Before Dinwiddie, 33 percent of Brunson’s field goals were assisted. With the veteran guard in the fold, that number has risen to 51 percent. Brunson is an adept creator, but he’s assimilated seamlessly to a role featuring more off-ball reps and doesn’t have to toss the entire bag of pivots and fakes at defenders to catalyze the offense. Pre-All-Star Break, he averaged 16-5-4 on 57.9 percent true shooting. Post-All-Star Break, he’s averaging 15-3-3 on 59.4 percent true shooting. The adjustment is indiscernible on paper and the film displays someone who’s easily adapted.

Brunson isn’t the lone supporting cast member thriving with another creator around. Dorian Finney-Smith, who’s already playing the best hoops of his career, has been lights out amid Dinwiddie’s revival. He’s averaging 14-5.5-2 on 69 percent true shooting since games resumed, including a dynamite 45.2 percent clip beyond the arc. Whether it be spot-up threes or fakes into drives against a splintered defense, it just seems like the majority of his looks are high-quality these days. Dinwiddie plays a part in both of these prosperous month-long runs from vital members of the Mavericks.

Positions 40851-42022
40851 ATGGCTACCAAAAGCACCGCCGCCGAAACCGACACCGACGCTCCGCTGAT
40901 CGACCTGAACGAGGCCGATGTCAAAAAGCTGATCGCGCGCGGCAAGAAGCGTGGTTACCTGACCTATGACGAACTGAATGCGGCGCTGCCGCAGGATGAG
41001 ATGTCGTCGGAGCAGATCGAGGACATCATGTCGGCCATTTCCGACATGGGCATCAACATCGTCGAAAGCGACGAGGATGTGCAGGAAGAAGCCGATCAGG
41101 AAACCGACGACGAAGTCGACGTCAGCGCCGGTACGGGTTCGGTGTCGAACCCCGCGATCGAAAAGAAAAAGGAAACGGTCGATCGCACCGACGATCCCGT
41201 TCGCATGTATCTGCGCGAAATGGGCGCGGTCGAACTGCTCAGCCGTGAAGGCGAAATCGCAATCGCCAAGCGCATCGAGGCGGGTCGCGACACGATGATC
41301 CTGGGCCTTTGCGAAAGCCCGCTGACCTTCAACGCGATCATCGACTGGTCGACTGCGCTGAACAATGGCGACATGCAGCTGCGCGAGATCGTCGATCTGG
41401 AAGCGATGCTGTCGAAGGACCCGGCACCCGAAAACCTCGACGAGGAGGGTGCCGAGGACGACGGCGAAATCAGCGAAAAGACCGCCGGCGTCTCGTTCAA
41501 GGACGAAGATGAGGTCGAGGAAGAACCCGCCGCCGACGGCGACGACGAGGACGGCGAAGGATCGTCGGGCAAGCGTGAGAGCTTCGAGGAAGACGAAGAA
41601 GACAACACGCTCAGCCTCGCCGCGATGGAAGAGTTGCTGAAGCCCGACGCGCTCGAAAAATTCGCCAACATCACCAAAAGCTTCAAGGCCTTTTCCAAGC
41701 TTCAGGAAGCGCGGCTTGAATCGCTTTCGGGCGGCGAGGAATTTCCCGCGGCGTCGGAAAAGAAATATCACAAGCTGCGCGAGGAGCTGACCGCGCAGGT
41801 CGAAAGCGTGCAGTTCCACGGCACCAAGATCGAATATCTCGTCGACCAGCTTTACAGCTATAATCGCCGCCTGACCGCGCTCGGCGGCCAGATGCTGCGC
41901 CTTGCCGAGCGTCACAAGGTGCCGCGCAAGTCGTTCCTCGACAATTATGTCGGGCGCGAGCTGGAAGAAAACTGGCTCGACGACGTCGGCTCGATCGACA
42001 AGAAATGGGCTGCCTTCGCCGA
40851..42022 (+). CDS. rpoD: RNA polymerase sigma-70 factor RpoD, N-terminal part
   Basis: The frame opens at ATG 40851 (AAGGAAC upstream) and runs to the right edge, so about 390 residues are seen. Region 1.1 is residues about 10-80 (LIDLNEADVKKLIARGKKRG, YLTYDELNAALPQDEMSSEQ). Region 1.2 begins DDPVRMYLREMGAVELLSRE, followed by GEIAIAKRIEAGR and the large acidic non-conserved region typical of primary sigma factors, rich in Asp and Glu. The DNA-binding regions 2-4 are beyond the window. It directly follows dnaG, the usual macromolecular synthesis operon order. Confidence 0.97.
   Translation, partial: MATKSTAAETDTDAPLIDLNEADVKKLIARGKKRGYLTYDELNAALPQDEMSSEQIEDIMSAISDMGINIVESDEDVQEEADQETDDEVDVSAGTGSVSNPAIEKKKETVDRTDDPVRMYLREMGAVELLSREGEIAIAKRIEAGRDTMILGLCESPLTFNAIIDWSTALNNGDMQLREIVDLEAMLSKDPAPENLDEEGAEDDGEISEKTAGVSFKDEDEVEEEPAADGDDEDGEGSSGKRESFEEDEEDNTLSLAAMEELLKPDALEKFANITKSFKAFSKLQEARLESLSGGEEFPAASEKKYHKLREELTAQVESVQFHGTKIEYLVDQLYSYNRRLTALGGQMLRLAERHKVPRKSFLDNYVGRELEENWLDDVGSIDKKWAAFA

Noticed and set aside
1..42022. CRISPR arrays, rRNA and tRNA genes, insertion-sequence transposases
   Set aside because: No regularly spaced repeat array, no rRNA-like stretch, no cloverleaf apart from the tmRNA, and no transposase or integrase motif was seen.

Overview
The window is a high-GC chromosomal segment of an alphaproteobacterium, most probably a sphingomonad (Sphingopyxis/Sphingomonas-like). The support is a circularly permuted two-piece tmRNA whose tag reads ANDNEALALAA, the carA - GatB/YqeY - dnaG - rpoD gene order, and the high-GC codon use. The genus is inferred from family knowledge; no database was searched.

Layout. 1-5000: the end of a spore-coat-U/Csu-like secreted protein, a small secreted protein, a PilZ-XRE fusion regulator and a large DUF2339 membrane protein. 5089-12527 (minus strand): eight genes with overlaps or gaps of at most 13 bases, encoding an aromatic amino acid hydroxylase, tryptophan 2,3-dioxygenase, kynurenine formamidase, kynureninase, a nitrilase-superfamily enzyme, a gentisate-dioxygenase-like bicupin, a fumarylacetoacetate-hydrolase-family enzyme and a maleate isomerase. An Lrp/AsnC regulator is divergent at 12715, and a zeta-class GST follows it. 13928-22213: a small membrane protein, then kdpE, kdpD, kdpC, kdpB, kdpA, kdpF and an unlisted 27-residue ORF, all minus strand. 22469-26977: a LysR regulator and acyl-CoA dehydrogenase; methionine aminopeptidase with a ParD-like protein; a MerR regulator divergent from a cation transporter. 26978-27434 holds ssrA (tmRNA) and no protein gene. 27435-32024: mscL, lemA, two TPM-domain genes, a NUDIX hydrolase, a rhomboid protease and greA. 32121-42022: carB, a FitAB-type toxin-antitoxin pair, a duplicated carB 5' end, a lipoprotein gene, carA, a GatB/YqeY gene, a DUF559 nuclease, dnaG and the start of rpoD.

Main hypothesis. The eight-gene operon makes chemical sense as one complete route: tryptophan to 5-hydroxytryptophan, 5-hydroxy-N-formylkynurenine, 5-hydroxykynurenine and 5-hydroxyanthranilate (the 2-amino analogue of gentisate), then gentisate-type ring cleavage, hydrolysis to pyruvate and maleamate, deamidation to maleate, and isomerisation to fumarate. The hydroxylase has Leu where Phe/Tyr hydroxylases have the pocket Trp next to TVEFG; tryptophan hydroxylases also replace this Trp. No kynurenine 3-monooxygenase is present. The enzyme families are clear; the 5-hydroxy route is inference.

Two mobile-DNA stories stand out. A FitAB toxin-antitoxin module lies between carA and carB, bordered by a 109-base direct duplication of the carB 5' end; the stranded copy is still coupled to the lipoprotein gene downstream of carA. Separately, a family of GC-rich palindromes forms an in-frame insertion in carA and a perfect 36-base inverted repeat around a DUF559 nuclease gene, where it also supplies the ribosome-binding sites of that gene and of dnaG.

With Dinwiddie in tow, Dallas now rosters a pair of ball-handlers who can simply torch switches. Brunson is certainly adroit as well, but Dinwiddie is another creator who is probably less susceptible to being quieted by disciplined wing defenders.

There’s also worthwhile contrast and overlap between the ways Doncic and Dinwiddie cook as scorers. Dinwiddie 0-60 acceleration leaves Doncic’s in the dust, while Doncic’s craft, with fakes and footwork, is perhaps a league-wide superlative. Yet they also win with size and physicality, comfortable applying their frames to yield comfortable shots.

That range of stylistic diversity will be — and has been — fruitful as the games assume greater gravity. Selling out to stop Doncic doesn’t immediately mean funneling the ball to unqualified creators. Dinwiddie will exploit that to a degree previous iterations of the Doncic-led Mavericks did not.

Dallas is 17.7 points better per 100 possessions with Dinwiddie on the court. His multifaceted creation has benefited himself and others. How he changes its postseason fortunes is already being showcased in the first six weeks of this partnership. Even if/when some regression comes (46.4 percent on spot-up threes and 63.6 percent on pull-up twos feels unsustainable), he’s layered novel dimensions into this squad. Dallas is rolling, and Dinwiddie sits near the top of the list of explanations.

A team that once didn’t quite have the flexibility necessary to secure a series victory now sits top 10 defensively and has diversified its offensive options. In channeling the Dinwiddie of old, he’s also helped further extinguish the Mavericks of old.